Sonder – As I searched for ‘my’ word, I searched a site that promised beautiful words…and I found sonder:
...the realization that each random passerby is living a life as vivid and complex as your own—populated with their own ambitions, friends, routines, worries and inherited craziness”
Immediately I thought back to my childhood and the train trips I took with my grandmother to and from Kansas City and Los Angeles…wonderful trips through towns I’d visit as an adult. Every time the train would slow going through a town, I’d smash my face up against the window to look at all those people I’d never meet…people walking out of shops, riding their bikes home, eating dinner, doing homework. I was deeply aware of a connection ‘through a glass darkly.’ We were all terribly human, but we knew nothing about each other. Our lives only intersected for that moment as a child making a blurry mess on a train window searched…for what, she didn’t know. It was sonder I was experiencing…that feeling that we were all alike and all unknowable.
If I choose sonder as my word, what will that impel me to do, think, say? How will that drive me through 2016? How does that matter?
I want to recapture that feeling of wonder as I work with others, remembering they are rich, complex people whose lives are unknowable…I want to respect and honor their lives as important. I want to work with others, knowing much of their lives and hearts are and always be secret and hidden. I can appreciate them without understanding. I can work with them, without agreeing on every facet of our lives. I can give them their separateness.
I don’t have to feel slighted or frustrated when others don’t respond the way I think they should…they are living their complex lives…as the stars of their story. I’m rightfully a bit player in their story. And that’s the way it should be.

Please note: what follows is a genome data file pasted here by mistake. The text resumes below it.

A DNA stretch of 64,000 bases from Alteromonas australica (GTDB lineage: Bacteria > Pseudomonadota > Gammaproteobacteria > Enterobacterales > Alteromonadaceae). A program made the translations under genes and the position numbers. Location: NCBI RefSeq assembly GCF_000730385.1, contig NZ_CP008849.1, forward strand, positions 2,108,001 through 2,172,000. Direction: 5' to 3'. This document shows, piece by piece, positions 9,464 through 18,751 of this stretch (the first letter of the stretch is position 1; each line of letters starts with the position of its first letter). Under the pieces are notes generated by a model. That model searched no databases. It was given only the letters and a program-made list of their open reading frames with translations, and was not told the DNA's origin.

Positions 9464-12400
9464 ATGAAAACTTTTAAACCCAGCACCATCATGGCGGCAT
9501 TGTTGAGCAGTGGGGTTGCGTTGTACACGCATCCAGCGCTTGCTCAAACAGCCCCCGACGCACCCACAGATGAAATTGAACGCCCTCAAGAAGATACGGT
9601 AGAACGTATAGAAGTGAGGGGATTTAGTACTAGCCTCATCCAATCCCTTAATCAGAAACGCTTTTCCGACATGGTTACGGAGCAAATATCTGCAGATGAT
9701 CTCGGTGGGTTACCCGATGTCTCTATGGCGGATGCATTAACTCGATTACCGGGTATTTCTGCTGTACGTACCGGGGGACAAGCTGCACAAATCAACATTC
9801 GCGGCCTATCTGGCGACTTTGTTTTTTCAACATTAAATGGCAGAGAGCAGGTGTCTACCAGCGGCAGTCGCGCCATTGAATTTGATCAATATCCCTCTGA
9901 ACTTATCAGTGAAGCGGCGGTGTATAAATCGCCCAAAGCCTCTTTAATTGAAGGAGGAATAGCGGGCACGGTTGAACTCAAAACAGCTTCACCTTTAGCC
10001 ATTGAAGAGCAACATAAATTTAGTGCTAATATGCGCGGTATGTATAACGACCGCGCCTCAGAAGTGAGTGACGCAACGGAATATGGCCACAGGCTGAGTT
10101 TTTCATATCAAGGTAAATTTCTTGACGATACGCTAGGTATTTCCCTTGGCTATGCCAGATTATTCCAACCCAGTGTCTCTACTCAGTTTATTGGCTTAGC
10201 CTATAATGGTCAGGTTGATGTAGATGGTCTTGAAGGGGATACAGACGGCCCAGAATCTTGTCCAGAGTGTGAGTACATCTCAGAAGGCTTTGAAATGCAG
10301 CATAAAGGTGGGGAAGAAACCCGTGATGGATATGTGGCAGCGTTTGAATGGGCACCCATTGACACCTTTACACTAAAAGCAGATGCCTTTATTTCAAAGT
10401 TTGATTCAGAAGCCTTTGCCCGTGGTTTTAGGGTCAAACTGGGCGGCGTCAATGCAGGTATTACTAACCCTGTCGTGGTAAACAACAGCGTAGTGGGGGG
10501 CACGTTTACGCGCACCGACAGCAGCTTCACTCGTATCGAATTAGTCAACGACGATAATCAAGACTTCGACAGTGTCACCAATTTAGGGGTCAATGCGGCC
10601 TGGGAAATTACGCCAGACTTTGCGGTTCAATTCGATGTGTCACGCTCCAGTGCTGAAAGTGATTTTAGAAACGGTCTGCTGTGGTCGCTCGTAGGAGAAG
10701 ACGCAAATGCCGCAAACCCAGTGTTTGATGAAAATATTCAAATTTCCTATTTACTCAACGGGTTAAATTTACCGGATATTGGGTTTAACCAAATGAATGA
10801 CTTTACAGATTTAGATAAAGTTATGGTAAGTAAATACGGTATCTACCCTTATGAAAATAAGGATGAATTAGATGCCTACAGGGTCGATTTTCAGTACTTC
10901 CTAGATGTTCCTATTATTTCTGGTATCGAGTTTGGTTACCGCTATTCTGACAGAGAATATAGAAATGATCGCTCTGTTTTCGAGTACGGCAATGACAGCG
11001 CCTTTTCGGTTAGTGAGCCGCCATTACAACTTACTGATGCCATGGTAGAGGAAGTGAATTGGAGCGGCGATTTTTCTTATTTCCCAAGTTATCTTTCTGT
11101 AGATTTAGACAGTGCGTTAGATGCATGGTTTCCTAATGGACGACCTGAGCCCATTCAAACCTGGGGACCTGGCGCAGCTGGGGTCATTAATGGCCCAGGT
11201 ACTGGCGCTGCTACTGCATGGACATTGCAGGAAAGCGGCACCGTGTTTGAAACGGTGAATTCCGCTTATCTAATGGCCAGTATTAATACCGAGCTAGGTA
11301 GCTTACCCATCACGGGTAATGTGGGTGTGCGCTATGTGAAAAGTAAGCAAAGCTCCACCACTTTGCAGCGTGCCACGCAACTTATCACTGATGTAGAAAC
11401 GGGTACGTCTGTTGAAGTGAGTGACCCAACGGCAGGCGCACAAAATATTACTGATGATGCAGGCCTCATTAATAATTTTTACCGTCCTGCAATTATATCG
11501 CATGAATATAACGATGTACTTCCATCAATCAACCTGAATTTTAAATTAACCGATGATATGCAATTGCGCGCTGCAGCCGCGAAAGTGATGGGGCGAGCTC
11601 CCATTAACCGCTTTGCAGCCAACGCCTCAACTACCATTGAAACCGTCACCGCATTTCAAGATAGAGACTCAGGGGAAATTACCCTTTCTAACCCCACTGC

I will face my year with wills and won’ts
- Look for commonalities
- Find the intersections in our lives
- Find patience for others
- Assume positive intent
- Look for ways to contribute
- Step back and breathe
- Take things personally
- Assume others understand me
- Feel hurt
- Assume others are ignoring me, meaning to slight me
- Assign motives to others’ behavior or words
Focusing on sonder will allow me to find my own truth and let others find the same.
The children who visit the elementary library where I volunteer have rich, complex lives…they need me to stop and listen. Their insights are keen. Their feelings are real. Stopping to visit and really visit will show them I care about them. That I want to hear a bit of their story and spend a moment or so with them.
Adults deserve the same respect…my silent acknowledgment of their truth and their stories will help me keep a balance, and help me focus on our common goals. I don’t have to be a main character in their story. It’s fine to be a walk-on. I can still contribute.
Some policy makers may present a challenge. And I think I need to face that challenge. A person who disagrees with me on policy is not an evil person…he or she works from a different story, a different complex life. I cannot begin to know or understand, but I don’t have to in order to look for that connection.
Even now as an adult I people-watch, making up imaginary lives for strangers I see on the street. Even now, I love reading fiction because I am allowed to participate in rich, complex lives of totally fictional characters.
And then I learned it’s a totally made-up word with no etymology. It was invented, as Shakespeare invented words he needed, by the Dictionary of Obscure Sorrows. I love that title as much as I love the word ‘sonder’.
But I’m sticking with my made-up word, because I so deeply identify with the concept. I’ve felt it my whole life…feeling separate and apart, and yet knowing others felt the same.
So, wish me luck as I face my year with sonder and respect and patience and trust.